Reviving a memory of Steve Davis
The death this week of former Oklahoma quarterback Steve Davis took me back to a brief intersection in our lives that he most certainly had long since forgotten.
I don’t even recall now what year it was – sometime in the late 1970s – but the picture is vivid in my mind. Davis, who at that time had won more games than any quarterback in OU history, had just preached the opening night of a revival at our small town Baptist church, and he was sunk deep into a couch in my parents’ living room, exhausted.
My recollection is that he made a number of speaking engagements at that time, and ours was at the end of his day. He was clearly spent.
Soon he was surprised to be handed an old OU football media guide, courtesy of my uncle Grady, and he was reading about his teammates Joe Washington, the Selmon brothers and looking over what had been written about him with a smile. Before the night was over, he would be fully revived.
Davis’ visit to our little town – Iowa Park, Texas – prompted my earliest efforts at communications and church work, a precursor to my later life.
I cannot remember whose idea it was to invite him to preach at our church, but my memory is that church leaders were surprised when he accepted. Davis had been 32-1-1 as a starter for the Sooners, won national championships and was MVP of the 1976 Orange Bowl. His teammates also knew he was a licensed Baptist minister – a “Holy Joe.”
The church meetings that week were supposed to be youth oriented. Despite being a solid Longhorn fan, I was made chair of publicity. I wanted to show the adults that I could handle the job even though I was just a teen-ager, so I put up flyers in grocery stores, did mailouts and called area churches and suggested they bring their youth groups. We bought an ad in the local daily paper. I still remember the huge typo next to one of those Heismanish-type posed photos: “Come see Steve Davis, O.V.’s winningest quarterback.”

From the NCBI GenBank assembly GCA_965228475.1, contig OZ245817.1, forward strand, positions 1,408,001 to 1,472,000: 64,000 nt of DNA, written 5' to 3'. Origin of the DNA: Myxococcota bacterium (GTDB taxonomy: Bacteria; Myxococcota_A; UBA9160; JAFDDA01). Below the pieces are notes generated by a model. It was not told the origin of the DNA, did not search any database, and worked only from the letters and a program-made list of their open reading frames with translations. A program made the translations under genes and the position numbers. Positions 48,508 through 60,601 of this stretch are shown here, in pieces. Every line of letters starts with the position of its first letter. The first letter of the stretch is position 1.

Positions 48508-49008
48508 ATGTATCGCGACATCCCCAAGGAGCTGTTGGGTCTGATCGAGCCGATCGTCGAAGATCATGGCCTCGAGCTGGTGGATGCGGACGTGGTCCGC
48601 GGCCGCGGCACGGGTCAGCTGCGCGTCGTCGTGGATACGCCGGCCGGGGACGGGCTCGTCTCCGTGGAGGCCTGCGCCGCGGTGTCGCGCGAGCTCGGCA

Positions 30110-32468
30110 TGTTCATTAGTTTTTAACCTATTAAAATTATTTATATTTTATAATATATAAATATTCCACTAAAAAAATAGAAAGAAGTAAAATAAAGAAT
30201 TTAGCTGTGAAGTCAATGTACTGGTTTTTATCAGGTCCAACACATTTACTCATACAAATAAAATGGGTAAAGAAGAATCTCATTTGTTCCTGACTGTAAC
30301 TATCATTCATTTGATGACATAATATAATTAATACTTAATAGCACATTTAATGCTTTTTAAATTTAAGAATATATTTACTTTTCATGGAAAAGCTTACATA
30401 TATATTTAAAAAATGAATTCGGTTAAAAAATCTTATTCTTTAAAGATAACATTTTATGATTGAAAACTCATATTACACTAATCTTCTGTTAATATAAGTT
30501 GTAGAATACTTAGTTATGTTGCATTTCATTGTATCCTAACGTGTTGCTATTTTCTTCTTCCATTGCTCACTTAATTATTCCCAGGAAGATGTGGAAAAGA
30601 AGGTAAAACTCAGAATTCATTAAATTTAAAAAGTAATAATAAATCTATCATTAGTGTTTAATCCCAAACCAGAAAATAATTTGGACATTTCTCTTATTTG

No one was more surprised than me when the church filled with people, many we had never seen before.
When worship was over the first night, Davis came out for dinner at our place, completely unsuspecting of what was waiting for him – or rather who was waiting for him: my Uncle Grady, trial lawyer, OU season ticket holder, Sooner born and Sooner bred and when he died would be a Sooner dead. Grady probably could have recited details of every big play Davis ever made – and I believe he may have before the evening was done.
My mother, in an effort to save Grady – or at least get him to start going to church – had made it a point to coax him down from his home in Amarillo for church with the promise of eating dinner afterward with Steve Davis. Grady was quite a character and loved to give my Mom and Dad a hard time over religion, even giving me a clandestine wink after some especially egregious remark. But this time, they had him right where they wanted him.
It was a special occasion because my dad put the card tables together, which is what we had to do when people came for dinner. Grady was of course seated right next to Davis at the head of the table. Davis did not begin to fully recover from his day until my uncle was well into one of his many stories. I don’t know which one first caused Davis to look up from near slumber, smiling at my uncle with a look that said, “Are you serious?” But it was like he was splashed with ice cold water.
It might have been the story of Grady and his brother Acie laying claim to being the first streakers, since they would run naked as kids to the mailbox every Sunday morning to get The Oklahoman. Or it could have been Grady’s oft-repeated claim that he drove the first Sooner Schooner, a hay wagon he borrowed from a farmer when he was a student at OU in the 1930s.
There was lots of laughter around the dinner table that night. That’s what I remember most.
Steve, thanks for coming. It meant a lot to me. Rest in peace.